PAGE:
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Gavin Naylor P.h.D. is the director of the Florida Program for Shark Research.

1. Where are you from?

England

 

2. Why did you want to be a scientist when you grew up?

I did not initially intend to be a scientist but have always been curious. My curiosity drove me to find out how things worked and being a scientist allows me to do this full time.

 

3. How did you come to study sharks?

I have always been interested in the question “Why are there so many different kinds of living things”. This requires understanding patterns both in the fossil record and among living organisms. I chose to study sharks and rays because they have a long evolutionary history, a reasonably good fossil record, are well represented by living forms and have a number of unusual traits not seen in other vertebrate animals. In short, they are both intrinsically interesting and allow us to address evolutionary questions with broader implications

 

4. What are the current projects you are working on?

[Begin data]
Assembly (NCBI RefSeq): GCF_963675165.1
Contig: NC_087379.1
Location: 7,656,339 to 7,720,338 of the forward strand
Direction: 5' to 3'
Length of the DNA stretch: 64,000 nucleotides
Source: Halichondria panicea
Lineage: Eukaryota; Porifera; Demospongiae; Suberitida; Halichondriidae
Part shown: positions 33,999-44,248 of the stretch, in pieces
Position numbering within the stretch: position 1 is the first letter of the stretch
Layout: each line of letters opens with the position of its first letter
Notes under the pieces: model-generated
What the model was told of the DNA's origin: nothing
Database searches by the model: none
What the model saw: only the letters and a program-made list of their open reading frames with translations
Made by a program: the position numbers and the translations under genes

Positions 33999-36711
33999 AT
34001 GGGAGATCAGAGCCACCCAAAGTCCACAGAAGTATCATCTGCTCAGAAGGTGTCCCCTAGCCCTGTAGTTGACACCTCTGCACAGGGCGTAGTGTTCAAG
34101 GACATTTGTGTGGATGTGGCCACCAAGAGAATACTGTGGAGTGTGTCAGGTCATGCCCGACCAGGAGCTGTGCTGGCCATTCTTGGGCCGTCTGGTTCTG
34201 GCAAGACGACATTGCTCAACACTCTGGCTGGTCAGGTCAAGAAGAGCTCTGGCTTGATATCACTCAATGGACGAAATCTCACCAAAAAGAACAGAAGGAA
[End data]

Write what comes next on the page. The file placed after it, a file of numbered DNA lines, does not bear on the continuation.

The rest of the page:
Many projects: all associated in some way with 3 overarching  long tern projects (1)Chondrichthyan Tree of Life,  (2) comparative genomics of sharks and rays, (3) comparative skeletal anatomy of sharks and rays

 

5. Why should people care about your work?

Why care about anything? Because it’s interesting, fun and engaging and can teach us new ways of understanding our place in the universe. If you had all the money in the world and had cured all the diseases in the world what would you do with your time….. The answer for most of us is spend it thinking about interesting ideas.

 

naylor on boat
Dr. Naylor and Dr. Dean Grubbs fishing for sharks on the annual Biology of Sharks and Rays course

6. What is your favorite shark or shark fact and why?

The rare deep sea shark Euprotomicroides zantedeschia. It generates luminous fluid from a gland in its cloaca. We believe that it may release clouds of luminous fluid at depth to distract would be predators – in much the same way as an octopus deploys clouds of ink to avoid predation